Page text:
Thursday, 23 September 2021

Four sites in village named as suitable for development

ONLY four out of 15 sites put forward for development under the Goring neighbourhood plan are to be included in the first draft.

The volunteer steering group which is compiling the document has named the plots where up to 91 homes should be built by 2027 to meet government targets. If the plan passes a referendum next summer, it will become legally binding.

The sites are as follows:

l A 2.8-hectare field behind houses in Springhill Road, which would be accessed from the street and from land to the north-west, off Wallingford Road.

This has been been deemed suitable for about 40 homes as long as they are built at the south-eastern corner of the site, where they will be at the foot of a slope and therefore less intrusive.

Earlier this year. McAdden Homes, of Spencers Wood, proposed building 67 units on the land.

The company was advised by South Oxfordshire District Council, the planning authority, that it wouldn’t have to carry out a full landscape impact assessment before submitting a planning application, which it is yet to do.

l Land on the eastern half of a field between Manor Road and Elmcroft, where another 20 to 25 houses would go, with vehicle access from the former and pedestrian access from the latter. The entire field, which measures 2.6 hectares, was submitted for the plan but the steering group omitted the western half because it is at increased risk of flooding.

The land was recently the subject of a failed planning application and subsequent appeal by Elegant Homes, of Caversham, and Frenbury Developments for up to 35 homes.

Appeal inspector Kenneth Stone shared Goring Parish Council’s concerns that it would be an inappropriate development in the Chilterns Area of Outstanding Natural Beauty.

l The car park and warehouse behind Thames Court, an office complex off High Street and Cleeve Road, which could take about 16 dwellings.

Owner Thames Properties, of Richmond, says the site would take only a year to redevelop but the work could not start until 2018 at the earliest because it is currently let to a commercial tenant who could invoke a break clause in its contract in two years or will occupy the site until 2023.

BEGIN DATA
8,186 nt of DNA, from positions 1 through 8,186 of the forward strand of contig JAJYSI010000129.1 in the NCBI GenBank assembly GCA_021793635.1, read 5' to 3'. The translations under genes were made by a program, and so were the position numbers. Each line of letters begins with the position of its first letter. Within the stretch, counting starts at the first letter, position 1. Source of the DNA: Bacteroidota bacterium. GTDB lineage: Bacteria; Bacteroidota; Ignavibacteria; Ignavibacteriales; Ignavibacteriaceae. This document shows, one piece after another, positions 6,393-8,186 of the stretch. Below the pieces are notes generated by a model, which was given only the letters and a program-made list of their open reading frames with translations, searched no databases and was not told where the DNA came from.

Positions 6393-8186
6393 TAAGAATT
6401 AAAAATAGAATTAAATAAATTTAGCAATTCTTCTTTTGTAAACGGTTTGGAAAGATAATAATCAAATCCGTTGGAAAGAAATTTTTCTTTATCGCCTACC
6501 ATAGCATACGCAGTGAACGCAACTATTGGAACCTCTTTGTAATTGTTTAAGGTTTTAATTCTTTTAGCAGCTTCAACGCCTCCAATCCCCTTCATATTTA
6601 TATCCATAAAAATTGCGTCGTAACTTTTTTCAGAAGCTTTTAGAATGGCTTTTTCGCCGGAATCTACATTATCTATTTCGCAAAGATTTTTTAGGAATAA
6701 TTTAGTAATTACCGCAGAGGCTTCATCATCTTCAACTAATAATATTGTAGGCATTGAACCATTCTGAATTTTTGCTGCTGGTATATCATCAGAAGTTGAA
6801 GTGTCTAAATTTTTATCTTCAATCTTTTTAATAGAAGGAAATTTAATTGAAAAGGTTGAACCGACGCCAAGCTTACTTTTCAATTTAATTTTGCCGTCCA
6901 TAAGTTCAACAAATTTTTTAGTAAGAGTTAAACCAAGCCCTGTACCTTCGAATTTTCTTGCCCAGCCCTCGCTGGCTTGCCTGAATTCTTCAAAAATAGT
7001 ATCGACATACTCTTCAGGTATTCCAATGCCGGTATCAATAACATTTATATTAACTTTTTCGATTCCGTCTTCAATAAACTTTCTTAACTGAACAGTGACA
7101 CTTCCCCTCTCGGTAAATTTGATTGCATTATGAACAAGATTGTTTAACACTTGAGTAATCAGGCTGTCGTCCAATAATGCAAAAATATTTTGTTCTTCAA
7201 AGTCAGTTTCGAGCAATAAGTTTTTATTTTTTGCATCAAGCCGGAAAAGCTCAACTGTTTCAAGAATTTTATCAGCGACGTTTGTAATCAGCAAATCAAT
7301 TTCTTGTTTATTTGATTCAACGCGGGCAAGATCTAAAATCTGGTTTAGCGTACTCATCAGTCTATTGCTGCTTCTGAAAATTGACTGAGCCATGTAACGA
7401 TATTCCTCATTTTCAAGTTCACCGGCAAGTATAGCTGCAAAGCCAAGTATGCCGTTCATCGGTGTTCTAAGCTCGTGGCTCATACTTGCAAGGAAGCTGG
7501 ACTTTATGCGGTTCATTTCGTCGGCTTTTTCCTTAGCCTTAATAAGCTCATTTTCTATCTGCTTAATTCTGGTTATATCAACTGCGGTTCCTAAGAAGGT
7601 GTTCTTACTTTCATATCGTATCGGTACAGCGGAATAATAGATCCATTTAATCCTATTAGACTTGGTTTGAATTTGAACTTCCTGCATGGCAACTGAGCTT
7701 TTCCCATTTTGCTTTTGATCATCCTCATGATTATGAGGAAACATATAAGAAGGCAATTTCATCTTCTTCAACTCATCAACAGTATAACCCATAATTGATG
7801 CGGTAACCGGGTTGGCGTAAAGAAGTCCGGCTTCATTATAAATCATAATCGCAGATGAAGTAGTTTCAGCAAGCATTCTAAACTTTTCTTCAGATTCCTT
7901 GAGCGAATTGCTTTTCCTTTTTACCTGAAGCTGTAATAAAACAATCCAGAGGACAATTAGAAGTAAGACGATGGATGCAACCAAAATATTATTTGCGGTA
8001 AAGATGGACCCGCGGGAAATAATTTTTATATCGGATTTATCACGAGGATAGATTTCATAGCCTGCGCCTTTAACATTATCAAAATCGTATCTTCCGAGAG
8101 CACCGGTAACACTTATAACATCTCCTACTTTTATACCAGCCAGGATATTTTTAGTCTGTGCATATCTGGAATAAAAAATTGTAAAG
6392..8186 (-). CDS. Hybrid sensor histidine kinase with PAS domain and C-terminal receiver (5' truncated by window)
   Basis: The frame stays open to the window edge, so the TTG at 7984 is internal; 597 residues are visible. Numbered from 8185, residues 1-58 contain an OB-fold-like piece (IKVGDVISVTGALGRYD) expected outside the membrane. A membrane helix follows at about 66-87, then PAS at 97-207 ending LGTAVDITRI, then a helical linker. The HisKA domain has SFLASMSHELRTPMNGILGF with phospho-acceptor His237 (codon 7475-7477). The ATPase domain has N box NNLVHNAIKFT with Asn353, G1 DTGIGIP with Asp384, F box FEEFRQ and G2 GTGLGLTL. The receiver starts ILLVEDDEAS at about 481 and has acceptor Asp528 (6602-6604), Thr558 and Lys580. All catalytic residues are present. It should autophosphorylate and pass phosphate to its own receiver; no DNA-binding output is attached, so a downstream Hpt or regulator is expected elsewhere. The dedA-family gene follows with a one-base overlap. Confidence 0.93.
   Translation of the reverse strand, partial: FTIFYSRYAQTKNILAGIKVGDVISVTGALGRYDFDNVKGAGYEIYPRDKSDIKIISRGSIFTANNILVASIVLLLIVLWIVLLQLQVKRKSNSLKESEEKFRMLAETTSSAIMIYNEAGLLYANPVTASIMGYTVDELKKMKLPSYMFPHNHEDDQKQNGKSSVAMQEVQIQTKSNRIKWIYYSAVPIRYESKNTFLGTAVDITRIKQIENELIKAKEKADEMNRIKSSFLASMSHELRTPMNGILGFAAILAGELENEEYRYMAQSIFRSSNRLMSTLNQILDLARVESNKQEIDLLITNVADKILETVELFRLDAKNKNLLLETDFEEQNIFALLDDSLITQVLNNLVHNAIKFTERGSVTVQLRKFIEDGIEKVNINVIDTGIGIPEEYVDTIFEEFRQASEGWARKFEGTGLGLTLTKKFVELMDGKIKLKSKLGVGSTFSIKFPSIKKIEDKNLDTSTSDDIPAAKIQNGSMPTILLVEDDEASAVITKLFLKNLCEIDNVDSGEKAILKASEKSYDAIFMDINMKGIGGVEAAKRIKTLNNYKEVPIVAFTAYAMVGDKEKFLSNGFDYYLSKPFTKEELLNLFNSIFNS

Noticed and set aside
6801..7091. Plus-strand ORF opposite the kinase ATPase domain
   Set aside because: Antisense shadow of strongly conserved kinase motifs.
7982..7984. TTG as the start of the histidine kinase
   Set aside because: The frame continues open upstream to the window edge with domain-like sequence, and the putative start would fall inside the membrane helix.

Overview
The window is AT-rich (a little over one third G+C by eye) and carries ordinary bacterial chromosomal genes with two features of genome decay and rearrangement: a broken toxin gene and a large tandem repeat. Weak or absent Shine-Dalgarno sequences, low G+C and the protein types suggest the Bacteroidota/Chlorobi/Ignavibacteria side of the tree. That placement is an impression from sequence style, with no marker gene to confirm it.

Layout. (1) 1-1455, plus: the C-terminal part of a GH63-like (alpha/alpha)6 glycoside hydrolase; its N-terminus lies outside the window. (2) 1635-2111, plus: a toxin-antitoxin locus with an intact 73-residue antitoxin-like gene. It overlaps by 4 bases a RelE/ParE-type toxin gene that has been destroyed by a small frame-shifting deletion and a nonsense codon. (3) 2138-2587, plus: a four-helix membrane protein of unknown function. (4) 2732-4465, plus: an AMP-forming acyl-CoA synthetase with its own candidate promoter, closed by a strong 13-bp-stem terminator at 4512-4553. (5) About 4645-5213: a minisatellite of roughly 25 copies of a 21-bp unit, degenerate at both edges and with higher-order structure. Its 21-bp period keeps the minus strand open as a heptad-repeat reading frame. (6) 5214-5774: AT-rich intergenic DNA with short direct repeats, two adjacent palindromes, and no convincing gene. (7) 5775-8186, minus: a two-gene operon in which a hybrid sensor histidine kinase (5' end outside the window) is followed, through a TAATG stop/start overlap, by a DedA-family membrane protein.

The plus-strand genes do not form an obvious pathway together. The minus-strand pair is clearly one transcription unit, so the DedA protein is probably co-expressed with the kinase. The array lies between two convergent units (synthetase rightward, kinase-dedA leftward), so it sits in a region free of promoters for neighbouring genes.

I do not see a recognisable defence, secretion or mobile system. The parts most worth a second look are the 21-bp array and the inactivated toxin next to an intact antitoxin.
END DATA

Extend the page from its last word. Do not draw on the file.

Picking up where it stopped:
l A 0.63-hectare field for about 10 homes off Icknield Road, behind Cleeve Cottages and next to the town’s fire station. Elegant Homes submitted a planning application for 10 houses there in September.

The parish council objected, saying this would be overdevelopment and the company should wait for the neighbourhood plan to be published. The district council has not yet made a decision.

The steering group felt only two other plots were acceptable in principle.

The first was a 0.6-hectare field to the west of Manor Road, which was considered less desirable than the top four sites and wasn’t needed to make up the village’s minimum quota of 86 homes.

The second was a large plot of land between Station Road and High Street incorporating The Arcade and several other retail units, South Oxfordshire District Council’s Wheel Orchard car park, the BT telephone exchange building and Goring Community Centre, which Oxfordshire County Council owns.

This was put forward on a speculative basis by Lochailort Investments, of London, but withdrawn as there was no suggestion that any of the landowners would agree to the idea.

The steering group said it would welcome a “mixed-use” redevelopment of the site to include flats, offices, shops and other amenities as long as the existing businesses were allowed to remain. The other nine sites were at the village outskirts and were considered unacceptable because of their impact on the surrounding countryside.

Seven were off Gatehampton Road, another spanned both sides of Battle Road while the ninth was to the west of Wallingford Road between the last house and the access road to the Leatherne Bottel restaurant.

The sites were announced at an exhibition at Goring village hall, which was attended by about 350 people.

This also included information boards about the pressures facing Goring and the criteria the steering group used to reach its decisions.

Spokesman David Bermingham said: “The widespread view among villagers who attended was that the exhibition was enormously professional and gave a very clear understanding of the process, the issues and the outcomes to date.

“One commented that if the case for Brexit had been so clearly laid out, the country would not have been nearly so divided on the issue!”

The draft plan will be presented to the parish council in February before public consultation. The feedback will be reviewed and the plan updated before it is submitted to the district council, which will carry out more consultation before the document goes to an independent examiner.

It’s hoped that a referendum will take place in the summer.

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